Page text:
Lieutenant Governor Vaughn Solomon Schofield, Kalvin Jones and Darryl Morin. Source: Darryl Morin.
The first two paramedics on the scene after a shooter opened fire in La Loche high school’s Dene building, were part of a special ceremony in Regina this week.
In the aftermath of the January 22 shootings that killed four La Loche residents, politicians spoke of heroic acts from that day but remained mum on the details.
Prime Minister Justin Trudeau said he spoke with first responders to the crisis and that in time, Canadians will hear about those who kept one of the largest mass shootings in Canadian history from being even more tragic.
On Monday, for the first time, the public learned the names of some of those responders.
Ile-a-la-Crosse-based paramedics Darryl Morin and Kalvin Jones were honoured for their response when Lieutenant Governor Vaughn Schofield gave them the Star of Life Team Award at a ceremony in Regina.
They were the first two paramedics at the La Loche high school’s Dene building that afternoon, and the details are grim. Two educators were shot dead in the school and seven more were seriously injured. Two more teen brothers were killed before the shooter arrived at the school.
More details on the acts of bravery by both Morin and Jones are provided in the awards bio, which reads that “under RCMP protection and with an active shooter still in the building, Kalvin and Darryl provided outstanding medical care to get the victims safely to the health center.”
The bio states that “ehen faced with such an incredible situation these two professionals did more than what was expected of them. Their outstanding commitment, caring and professional response have led them to be recognized for a Star of Life Team Award.”
Global News spoke with the two men, reporting that both have struggled with post-traumatic stress disorder in the months since.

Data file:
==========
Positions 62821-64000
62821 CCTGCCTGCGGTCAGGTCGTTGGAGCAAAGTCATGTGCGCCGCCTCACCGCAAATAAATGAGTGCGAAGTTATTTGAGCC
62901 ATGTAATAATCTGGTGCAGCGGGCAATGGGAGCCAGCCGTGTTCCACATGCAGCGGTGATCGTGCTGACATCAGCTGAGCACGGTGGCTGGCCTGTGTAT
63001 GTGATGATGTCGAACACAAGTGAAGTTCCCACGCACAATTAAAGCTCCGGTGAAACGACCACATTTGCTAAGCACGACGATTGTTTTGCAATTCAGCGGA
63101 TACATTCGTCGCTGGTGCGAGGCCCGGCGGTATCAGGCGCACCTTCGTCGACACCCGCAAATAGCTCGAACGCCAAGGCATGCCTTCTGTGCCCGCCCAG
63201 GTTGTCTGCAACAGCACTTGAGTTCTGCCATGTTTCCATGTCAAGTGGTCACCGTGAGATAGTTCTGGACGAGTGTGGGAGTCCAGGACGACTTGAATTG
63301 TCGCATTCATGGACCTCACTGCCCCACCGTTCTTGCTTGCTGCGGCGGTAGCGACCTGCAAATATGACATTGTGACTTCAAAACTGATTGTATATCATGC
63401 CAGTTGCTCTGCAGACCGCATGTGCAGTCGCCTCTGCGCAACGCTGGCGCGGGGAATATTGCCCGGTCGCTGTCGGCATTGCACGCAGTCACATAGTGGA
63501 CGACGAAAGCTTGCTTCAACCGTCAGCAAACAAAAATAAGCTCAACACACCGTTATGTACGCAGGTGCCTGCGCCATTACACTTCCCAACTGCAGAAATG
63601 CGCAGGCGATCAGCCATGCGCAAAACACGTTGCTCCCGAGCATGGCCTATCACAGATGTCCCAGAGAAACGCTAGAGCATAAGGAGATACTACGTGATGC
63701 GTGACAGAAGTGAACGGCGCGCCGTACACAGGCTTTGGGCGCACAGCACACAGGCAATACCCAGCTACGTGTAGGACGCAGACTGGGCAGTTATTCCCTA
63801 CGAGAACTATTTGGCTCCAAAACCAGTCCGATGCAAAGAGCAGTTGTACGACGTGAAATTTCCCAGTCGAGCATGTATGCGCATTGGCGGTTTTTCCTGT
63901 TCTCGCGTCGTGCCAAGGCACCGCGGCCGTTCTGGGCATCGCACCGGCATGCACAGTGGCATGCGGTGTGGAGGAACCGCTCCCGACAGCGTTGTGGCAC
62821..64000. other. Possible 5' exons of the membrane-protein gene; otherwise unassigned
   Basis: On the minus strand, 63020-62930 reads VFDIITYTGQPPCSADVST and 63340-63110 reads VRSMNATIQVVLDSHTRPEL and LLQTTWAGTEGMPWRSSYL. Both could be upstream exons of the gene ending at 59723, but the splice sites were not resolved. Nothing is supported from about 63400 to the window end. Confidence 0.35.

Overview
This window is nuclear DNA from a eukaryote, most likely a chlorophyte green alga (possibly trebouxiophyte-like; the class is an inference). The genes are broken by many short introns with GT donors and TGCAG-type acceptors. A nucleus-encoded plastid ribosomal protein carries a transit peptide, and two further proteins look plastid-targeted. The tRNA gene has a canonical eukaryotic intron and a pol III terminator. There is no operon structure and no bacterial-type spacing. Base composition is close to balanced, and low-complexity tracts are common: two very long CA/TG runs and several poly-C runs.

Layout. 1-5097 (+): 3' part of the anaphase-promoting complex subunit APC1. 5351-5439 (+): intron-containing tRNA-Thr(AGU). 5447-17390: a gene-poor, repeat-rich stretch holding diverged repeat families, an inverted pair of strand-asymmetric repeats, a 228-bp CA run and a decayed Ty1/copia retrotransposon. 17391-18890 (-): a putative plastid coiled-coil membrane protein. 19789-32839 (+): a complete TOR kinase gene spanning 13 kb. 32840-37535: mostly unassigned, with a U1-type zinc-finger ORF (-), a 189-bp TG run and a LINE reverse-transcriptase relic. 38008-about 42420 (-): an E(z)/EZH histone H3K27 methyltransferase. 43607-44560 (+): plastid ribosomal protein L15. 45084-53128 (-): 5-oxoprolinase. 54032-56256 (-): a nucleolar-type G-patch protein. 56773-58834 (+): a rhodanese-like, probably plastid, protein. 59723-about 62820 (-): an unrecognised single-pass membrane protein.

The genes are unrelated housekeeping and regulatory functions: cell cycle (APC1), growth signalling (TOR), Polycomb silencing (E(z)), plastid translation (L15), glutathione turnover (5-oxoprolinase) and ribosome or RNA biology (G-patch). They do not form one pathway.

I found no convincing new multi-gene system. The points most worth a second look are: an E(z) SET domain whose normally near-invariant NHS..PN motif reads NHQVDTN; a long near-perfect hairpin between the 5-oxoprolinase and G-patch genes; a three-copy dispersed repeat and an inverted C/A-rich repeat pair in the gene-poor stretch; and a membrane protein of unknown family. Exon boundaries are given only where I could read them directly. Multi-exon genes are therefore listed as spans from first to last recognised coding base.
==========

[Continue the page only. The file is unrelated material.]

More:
The Keewatin Yatthe Regional Health Authority provided further details on how Morin and Jones have felt in the months since the crisis.
In recognition of the combined efforts of those responding to the shooting, Morin dedicated his award to La Loche Fire, the RCMP, doctors, nurses, hospital staff, community members, and STARS Air Ambulance.
“It’s not only for me. It’s for all those first responders who responded on that sad, tragic day in La Loche.”
Both Morin and Jones say they haven’t put their uniforms on since January 22, and while Morin is sure he’ll return to work, he isn’t sure when.
“This is what I love to do — helping people. I’ve been working in EMS for 16 years, since high school. I’m still doing it and I’m still going strong.”
Jones lives in Ile-a-la-Crosse, and according to the Keewatin Yatthe Regional Health Authority, has been nervous about returning to La Loche since the incident.
However, the recognition has given him the motivation to return to studies to become a primary care paramedic.
Eighteen other paramedics from across Saskatchewan were honoured in Monday’s ceremony.